1896 Election

print this page

The presidential election in 1896, a contest between the Republican candidate, William McKinley (1843-1901), and the Democrat candidate, William Jennings Bryan (1860-1925), was contested over McKinley's pledge to maintain the gold standard for the nation's currency, in contrast to Bryan's promise to increase the supply of money by expanding the coining of silver. William Steinway, a lifelong Democrat, strongly supported the gold standard, which he considered to be the basis of "sound money." He was horrified by Bryan's nomination, and during the months leading to the election, he helped form a group of German Americans voicing support for the gold standard.

Even before the political conventions, William Steinway presided over a non-partisan mass meeting of New York's German Americans to establish a Sound Money League.(Diary, 1896-05-22) (3)(4) The group stated among its objectives to urge German Americans to support the party in the upcoming election that in its platform "Will declare itself in the clearest and most emphatic language in favor of the maintenance of the gold standard."(3)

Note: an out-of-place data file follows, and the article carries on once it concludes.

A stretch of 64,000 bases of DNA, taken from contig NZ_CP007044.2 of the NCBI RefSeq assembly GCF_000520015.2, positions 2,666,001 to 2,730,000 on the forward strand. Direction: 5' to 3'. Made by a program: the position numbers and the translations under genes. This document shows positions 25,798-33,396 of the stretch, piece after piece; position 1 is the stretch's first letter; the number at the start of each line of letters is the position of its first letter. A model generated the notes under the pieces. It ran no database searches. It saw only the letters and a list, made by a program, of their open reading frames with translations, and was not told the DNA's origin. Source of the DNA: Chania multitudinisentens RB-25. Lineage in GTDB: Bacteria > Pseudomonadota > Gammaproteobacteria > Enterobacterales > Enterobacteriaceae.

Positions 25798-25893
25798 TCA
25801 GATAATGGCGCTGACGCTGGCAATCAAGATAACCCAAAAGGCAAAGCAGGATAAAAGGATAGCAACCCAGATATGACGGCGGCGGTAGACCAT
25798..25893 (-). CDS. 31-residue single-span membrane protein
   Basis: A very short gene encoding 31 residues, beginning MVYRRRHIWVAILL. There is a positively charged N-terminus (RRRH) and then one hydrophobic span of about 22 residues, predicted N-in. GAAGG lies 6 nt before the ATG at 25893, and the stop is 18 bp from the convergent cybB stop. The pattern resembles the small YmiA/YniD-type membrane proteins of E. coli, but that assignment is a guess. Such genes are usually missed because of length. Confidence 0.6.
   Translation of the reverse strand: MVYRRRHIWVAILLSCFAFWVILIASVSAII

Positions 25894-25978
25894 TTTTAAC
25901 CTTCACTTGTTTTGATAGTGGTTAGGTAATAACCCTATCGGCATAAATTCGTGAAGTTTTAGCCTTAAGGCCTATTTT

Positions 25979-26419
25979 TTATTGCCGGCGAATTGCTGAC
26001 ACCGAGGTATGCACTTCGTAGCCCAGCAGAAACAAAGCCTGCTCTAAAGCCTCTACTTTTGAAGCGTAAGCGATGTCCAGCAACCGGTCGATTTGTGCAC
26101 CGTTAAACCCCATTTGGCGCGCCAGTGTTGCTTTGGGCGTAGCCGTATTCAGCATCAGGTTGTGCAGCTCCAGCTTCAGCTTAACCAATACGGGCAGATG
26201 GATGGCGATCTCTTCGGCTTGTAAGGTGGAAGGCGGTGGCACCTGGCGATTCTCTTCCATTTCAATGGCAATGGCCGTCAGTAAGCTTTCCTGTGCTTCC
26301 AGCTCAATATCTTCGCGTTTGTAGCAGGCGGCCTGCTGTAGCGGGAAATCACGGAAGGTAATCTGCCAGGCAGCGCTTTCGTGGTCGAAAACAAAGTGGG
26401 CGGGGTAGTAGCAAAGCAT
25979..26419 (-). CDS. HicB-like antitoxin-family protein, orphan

On June 17, 1896, the German-American Sound Money League sent to the Republican convention a letter outlining in strong language their support and that of others for maintaining the gold standard; William was among those signing the letter.(10) William McKinley was nominated for president the next day at the Republican national convention in St. Louis. As a congressman he had earned a national reputation for being a champion of high tariffs. In1890, he sponsored a severely protectionist bill that became known as the McKinley Tariff. Although William objected to the tariff policy of McKinley, he put more importance on the question of the gold standard.(11)